Imperial rule continued in Sicily throughout the eighth century, with the island slowly being overrun by the Arabs over the course of the ninth century. In Italy, a few strongholds in Calabria ultimately provided a base for modest imperial expansion, which reached its peak in the early eleventh century, with most of southern Italy under Roman rule of a sort. This, however, was undone by further civil wars in the empire, and the slow conquest of the region by the Empires' former mercenaries, the Normans, who finally put an end to imperial rule in Western Europe in 1071 with the conquest of Bari. The last Emperor to attempt reconquests in the West was Manuel I Komnenos, who invaded Southern Italy during a war with the Norman Kingdom of Sicily in the 1150s. The city of Bari willingly opened its gates to the Emperor and facing successes in the taking of other cities in the region, Manuel dreamed of a restored Roman Empire and a union between the churches of Rome and Constantinople, separated since the schism of 1054. Despite initial successes and Papal support, the campaign was unsuccessful and Manuel was forced to return East.
Marcellinus Comes, a sixth century Eastern Roman historian and a courtier of Justinian I, mentions the Western Roman Empire at some points in his Chronicle, which primarily covers the Eastern Roman Empire from 379 to 534. In the Chronicle, it is made clear that Marcellinus made a clear divide between East and West, with both mentions of a geographical east ("Oriens") and west ("Occidens") and an imperial east ("Orientale imperium" and "Orientale respublica") and an imperial west ("Occidentalie imperium", "Occidentale regnum", "Occidentalis respublica", "Hesperium regnum", "Hesperium imperium" and "principatum Occidentis"). Furthermore, Marcellinus specifically designates some emperors and consuls as being "Eastern", "Orientalibus principibus" and "Orientalium consulum" respectively. The term Hesperium Imperium, simply translating to "Western Empire", has sometimes been applied to the Western Roman Empire by modern historians as well.
Though Marcellinus does not refer to the Empire as a whole after 395, only referring specifically to its separate halves, he clearly identifies the term "Roman" as applying to the Empire as a whole. When using terms such as "us", "our generals" and "our emperor", Marcellinus distinguished both divisions of the Empire from outside foes such as the Sassanid Persians and the Huns. This view is consistent with the knowledge that contemporary Romans of the fourth and fifth century continued to consider the Empire as a single unit, though sometimes with two rulers (as there had been many times in the past).
Rome and the Italian peninsula began to experience an economic slowdown as industries and money began to move outward. By the beginning of the 2nd century AD, the economic stagnation of Italia was seen in the provincial-born Emperors, such as Trajan and Hadrian. Economic problems increased in strength and frequency.
The West, less urbanized with a spread-out populace, may have experienced an economic decline throughout the Late Empire in some provinces. Southern Italy, northern Gaul (except for large towns and cities) to some extent Spain and the Danubian areas may have suffered. The East was not so destitute, especially as Emperors like Constantine the Great and Constantius II had invested heavily in the eastern economy. As a result, the Eastern Empire could afford large numbers of professional soldiers and augment them with mercenaries, while the Western Roman Empire could not afford this to the same extent. Even in major defeats, the East could, certainly not without difficulties, buy off its enemies with a ransom.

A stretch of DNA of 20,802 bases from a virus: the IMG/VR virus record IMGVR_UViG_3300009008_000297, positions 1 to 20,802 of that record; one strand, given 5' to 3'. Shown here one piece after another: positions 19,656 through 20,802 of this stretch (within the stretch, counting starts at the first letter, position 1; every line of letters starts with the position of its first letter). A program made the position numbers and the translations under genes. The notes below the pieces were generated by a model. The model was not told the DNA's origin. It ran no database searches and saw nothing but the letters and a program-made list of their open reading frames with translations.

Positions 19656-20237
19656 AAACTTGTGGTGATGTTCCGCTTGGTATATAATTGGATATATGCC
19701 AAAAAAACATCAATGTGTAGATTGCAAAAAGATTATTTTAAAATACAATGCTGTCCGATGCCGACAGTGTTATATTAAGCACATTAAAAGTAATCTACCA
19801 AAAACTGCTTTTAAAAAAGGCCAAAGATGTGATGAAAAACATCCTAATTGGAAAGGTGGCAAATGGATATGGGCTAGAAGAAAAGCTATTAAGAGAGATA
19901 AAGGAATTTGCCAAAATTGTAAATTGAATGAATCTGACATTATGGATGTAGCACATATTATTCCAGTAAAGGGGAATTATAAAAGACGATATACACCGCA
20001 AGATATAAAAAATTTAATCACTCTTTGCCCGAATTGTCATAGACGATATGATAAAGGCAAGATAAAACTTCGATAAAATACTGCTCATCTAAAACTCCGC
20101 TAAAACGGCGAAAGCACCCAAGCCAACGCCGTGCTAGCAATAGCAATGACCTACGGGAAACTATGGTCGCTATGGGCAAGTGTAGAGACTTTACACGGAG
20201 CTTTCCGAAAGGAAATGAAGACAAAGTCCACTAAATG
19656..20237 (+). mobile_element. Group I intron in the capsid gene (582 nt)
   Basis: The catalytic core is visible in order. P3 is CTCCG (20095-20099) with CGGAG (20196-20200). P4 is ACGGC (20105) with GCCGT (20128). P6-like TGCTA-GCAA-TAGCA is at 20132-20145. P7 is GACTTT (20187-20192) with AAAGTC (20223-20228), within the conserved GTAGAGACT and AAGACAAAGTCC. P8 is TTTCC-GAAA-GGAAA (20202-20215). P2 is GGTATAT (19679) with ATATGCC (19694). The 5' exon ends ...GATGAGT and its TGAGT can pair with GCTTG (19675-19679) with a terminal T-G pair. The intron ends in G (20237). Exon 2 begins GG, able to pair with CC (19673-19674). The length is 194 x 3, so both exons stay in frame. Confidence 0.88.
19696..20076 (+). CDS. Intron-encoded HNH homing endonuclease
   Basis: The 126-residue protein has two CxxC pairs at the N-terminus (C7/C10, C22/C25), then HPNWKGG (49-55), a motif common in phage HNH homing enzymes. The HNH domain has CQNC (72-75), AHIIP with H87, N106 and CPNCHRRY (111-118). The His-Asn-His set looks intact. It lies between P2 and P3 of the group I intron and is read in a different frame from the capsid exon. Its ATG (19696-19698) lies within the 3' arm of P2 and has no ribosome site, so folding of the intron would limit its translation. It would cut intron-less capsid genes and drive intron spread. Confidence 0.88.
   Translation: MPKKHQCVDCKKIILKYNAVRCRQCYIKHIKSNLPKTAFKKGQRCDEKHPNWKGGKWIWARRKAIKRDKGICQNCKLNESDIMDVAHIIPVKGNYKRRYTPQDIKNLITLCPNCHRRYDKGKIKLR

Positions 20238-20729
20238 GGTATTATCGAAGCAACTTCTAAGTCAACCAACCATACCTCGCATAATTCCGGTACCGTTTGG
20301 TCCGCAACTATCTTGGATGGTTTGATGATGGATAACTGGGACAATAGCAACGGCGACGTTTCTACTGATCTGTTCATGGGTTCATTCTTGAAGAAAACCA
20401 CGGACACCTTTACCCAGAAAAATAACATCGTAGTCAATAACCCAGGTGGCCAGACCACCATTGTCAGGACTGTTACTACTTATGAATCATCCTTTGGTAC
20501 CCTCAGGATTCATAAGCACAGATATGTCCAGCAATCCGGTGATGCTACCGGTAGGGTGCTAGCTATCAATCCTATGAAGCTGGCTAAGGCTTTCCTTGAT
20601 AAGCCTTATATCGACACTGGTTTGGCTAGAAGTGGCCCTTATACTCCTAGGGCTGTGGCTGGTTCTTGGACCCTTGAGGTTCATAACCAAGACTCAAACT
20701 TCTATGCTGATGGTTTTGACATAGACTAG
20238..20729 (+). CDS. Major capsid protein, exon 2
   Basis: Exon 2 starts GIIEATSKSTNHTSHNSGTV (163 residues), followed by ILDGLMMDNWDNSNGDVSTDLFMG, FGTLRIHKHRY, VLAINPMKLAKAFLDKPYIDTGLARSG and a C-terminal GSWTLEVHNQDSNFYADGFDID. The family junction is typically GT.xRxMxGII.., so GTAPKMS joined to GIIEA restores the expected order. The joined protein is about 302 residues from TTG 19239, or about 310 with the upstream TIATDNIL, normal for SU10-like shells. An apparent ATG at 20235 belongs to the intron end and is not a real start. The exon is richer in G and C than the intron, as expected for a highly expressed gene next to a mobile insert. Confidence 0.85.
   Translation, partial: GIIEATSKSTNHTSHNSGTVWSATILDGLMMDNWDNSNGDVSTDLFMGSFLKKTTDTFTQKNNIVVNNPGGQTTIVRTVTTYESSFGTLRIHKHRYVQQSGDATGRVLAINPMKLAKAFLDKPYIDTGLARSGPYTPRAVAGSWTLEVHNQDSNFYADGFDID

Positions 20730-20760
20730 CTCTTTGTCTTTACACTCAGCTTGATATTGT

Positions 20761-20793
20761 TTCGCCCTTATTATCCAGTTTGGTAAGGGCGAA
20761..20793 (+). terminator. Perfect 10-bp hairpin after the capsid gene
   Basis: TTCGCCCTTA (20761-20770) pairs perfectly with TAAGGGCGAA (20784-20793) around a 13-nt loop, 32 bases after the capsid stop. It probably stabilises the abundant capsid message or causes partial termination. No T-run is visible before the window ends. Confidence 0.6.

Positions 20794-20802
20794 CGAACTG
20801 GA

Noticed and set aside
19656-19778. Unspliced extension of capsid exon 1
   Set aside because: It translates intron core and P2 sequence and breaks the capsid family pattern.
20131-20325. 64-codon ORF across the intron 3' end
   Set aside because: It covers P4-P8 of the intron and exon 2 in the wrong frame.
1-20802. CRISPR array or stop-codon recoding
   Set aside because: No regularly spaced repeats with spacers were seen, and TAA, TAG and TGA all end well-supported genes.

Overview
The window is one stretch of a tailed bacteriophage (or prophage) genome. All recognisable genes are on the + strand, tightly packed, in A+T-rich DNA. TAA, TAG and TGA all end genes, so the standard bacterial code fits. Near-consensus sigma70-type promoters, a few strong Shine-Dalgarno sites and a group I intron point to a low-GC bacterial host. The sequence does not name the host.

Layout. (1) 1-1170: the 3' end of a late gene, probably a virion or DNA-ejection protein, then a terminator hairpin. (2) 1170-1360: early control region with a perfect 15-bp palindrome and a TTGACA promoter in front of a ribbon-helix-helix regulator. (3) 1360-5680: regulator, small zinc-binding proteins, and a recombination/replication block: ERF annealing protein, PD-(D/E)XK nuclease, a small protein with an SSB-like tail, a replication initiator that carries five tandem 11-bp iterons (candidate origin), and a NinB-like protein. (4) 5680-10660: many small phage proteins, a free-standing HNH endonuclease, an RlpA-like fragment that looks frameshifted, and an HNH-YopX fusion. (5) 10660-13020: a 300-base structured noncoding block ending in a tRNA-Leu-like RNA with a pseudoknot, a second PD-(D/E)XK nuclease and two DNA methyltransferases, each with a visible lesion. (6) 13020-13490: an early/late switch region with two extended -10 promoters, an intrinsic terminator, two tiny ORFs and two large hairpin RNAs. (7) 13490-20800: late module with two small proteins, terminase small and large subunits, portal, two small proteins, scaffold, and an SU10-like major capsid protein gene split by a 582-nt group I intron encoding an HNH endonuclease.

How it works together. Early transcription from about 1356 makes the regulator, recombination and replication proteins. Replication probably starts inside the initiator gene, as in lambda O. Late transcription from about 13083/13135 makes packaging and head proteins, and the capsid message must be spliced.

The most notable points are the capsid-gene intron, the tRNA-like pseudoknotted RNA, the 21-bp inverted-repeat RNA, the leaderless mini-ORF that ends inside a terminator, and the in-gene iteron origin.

The political, economic and military control of the Eastern Empire's resources remained safe in Constantinople, which was well fortified and located at the crossroads of several major trade and military routes. In contrast, the Western Empire was more fragmented. Its capital was transferred to Ravenna in 402 largely for defensive reasons, and it had easy access to the imperial fleet of the Eastern Empire but was isolated in other aspects as it was surrounded by swamps and marshes. The economic power remained focused on Rome and its hyper-rich senatorial aristocracy which dominated much of Italy and Africa in particular. After Gallienus banned senators from army commands in the mid-3rd century, the senatorial elite lost all experience of—and interest in—military life. In the early 5th century the wealthy landowning elite of the Roman Senate largely barred its tenants from military service, but it also refused to approve sufficient funding for maintaining a sufficiently powerful mercenary army to defend the entire Western Empire. The West's most important military area had been northern Gaul and the Rhine frontier in the 4th century, when Trier frequently served as the capital of the Empire and many leading Western generals were Barbarians. After the civil war in 394 between Theodosius I and Eugenius, the new Western government installed by Theodosius I increasingly had to divert military resources from Britain and the Rhine to protect Italy. This, in turn, led to further rebellions and civil wars because the Western imperial government was not providing the military protection the northern provinces expected and needed against the barbarians.